A second shortcoming of static factory methods is that they are hard for programmers to find. They do not stand out in API documentation in the way that constructors do, so it can be difficult to figure out how to instantiate a class that provides static factory methods instead of constructors. The Javadoc tool may someday draw attention to static factory methods. In the meantime, you can reduce this problem by drawing attention to static factories in class or interface documentation and by adhering to common naming conventions. Here are some common names for static factory methods. This list is far from exhaustive:

from—A type-conversion method that takes a single parameter and returns a corresponding instance of this type, for example:

Date d = Date.from(instant);

of—An aggregation method that takes multiple parameters and returns an instance of this type that incorporates them, for example:

Set<Rank> faceCards = EnumSet.of(JACK, QUEEN, KING);

valueOf—A more verbose alternative to from and of, for example:

BigInteger prime = BigInteger.valueOf(Integer.MAX_VALUE);

instance or getInstance—Returns an instance that is described by its parameters (if any) but cannot be said to have the same value, for example:

StackWalker luke = StackWalker.getInstance(options);

create or newInstance—Like instance or getInstance, except that the method guarantees that each call returns a new instance, for example:

Object newArray = Array.newInstance(classObject, arrayLen);

getType—Like getInstance, but used if the factory method is in a different class. Type is the type of object returned by the factory method, for example:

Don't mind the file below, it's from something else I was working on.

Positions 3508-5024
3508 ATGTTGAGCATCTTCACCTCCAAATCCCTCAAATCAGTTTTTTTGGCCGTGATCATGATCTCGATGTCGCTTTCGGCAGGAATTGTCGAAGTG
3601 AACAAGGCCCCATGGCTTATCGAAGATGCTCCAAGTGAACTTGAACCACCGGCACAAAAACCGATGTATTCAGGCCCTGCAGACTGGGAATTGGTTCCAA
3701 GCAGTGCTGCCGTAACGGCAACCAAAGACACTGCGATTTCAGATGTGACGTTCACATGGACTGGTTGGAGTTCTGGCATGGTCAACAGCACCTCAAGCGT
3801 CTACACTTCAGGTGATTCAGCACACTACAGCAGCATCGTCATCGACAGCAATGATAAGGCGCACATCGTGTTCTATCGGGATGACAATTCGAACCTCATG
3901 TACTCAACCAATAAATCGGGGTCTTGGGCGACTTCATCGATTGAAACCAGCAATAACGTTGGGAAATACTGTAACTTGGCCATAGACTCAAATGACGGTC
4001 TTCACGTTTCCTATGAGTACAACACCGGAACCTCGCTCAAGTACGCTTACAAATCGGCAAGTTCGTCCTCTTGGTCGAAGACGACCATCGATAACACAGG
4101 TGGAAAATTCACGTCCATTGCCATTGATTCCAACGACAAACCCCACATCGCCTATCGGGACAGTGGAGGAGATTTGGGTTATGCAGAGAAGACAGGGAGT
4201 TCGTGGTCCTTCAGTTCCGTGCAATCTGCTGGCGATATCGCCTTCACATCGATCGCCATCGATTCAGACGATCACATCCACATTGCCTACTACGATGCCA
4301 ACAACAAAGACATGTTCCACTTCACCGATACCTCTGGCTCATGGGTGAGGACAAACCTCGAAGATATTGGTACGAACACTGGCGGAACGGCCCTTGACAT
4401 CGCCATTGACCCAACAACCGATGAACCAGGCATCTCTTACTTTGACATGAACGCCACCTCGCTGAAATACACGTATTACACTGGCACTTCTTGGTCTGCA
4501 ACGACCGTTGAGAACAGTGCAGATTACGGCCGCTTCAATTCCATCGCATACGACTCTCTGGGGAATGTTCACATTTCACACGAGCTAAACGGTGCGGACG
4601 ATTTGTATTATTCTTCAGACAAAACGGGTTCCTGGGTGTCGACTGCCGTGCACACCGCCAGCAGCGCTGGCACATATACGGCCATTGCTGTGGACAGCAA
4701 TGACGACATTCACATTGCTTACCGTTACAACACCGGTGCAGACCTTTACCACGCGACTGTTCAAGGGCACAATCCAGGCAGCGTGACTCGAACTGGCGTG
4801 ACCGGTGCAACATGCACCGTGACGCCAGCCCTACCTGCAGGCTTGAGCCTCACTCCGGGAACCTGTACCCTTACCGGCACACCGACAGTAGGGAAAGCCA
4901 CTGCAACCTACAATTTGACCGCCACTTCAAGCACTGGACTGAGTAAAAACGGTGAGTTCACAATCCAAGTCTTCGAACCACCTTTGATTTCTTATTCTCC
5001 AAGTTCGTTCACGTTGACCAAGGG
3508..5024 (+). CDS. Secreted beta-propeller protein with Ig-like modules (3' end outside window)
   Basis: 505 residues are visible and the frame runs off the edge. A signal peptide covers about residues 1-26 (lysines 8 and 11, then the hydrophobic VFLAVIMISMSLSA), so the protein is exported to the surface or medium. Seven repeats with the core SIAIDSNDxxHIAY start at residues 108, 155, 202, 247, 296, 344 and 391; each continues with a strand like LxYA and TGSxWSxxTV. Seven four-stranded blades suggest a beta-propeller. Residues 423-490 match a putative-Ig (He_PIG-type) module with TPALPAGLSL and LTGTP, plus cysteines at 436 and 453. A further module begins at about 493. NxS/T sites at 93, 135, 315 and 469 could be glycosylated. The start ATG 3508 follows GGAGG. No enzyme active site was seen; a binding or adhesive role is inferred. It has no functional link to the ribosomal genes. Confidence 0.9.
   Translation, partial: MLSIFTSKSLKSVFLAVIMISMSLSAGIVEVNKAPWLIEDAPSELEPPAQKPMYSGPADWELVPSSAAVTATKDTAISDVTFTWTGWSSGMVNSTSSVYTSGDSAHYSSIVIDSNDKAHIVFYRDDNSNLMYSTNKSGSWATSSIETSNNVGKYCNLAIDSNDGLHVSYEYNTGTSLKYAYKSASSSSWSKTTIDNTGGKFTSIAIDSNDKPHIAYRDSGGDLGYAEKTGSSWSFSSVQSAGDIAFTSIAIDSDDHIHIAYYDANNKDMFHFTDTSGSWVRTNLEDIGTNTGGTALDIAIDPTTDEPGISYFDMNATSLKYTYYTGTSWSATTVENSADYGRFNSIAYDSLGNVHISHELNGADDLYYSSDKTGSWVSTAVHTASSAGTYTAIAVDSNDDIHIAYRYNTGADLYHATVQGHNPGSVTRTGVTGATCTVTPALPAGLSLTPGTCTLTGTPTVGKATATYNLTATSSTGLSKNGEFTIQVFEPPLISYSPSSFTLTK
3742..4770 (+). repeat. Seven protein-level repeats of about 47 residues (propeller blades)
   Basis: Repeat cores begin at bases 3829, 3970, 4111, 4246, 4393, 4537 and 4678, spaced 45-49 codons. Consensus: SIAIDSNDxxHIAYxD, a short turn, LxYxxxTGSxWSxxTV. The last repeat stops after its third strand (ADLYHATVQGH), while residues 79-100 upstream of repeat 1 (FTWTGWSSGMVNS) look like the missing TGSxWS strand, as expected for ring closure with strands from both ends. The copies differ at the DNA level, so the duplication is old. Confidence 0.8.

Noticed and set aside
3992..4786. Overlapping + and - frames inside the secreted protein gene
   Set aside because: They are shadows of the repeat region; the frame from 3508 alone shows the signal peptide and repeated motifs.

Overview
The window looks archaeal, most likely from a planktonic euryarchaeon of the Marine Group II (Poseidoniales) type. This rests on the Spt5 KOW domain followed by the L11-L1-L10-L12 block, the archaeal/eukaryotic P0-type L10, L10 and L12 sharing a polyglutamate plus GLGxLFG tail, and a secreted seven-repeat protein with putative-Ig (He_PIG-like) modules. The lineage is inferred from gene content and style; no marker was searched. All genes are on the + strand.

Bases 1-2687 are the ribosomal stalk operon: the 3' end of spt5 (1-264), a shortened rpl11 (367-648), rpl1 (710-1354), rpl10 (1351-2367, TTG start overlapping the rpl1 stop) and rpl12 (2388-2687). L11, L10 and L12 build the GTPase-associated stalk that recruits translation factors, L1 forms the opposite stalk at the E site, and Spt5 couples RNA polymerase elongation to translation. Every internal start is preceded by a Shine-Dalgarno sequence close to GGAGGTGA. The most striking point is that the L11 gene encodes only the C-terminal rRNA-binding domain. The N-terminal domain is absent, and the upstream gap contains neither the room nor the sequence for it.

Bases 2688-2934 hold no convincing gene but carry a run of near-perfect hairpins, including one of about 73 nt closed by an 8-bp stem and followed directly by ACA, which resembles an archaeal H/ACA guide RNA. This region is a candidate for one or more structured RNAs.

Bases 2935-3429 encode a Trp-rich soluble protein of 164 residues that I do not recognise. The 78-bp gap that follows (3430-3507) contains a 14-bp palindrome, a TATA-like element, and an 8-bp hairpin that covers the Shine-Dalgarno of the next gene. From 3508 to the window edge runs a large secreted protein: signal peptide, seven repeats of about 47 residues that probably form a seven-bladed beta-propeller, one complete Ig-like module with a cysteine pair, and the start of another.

FileStore fs = Files.getFileStore(path);

newType—Like newInstance, but used if the factory method is in a different class. Type is the type of object returned by the factory method, for example:

BufferedReader br = Files.newBufferedReader(path);

type—A concise alternative to getType and newType, for example:

List<Complaint> litany = Collections.list(legacyLitany);

In summary, static factory methods and public constructors both have their uses, and it pays to understand their relative merits. Often static factories are preferable, so avoid the reflex to provide public constructors without first considering static factories.

Item 2: Consider a builder when faced with many constructor parameters

Static factories and constructors share a limitation: they do not scale well to large numbers of optional parameters. Consider the case of a class representing the Nutrition Facts label that appears on packaged foods. These labels have a few required fields—serving size, servings per container, and calories per serving—and more than twenty optional fields—total fat, saturated fat, trans fat, cholesterol, sodium, and so on. Most products have nonzero values for only a few of these optional fields.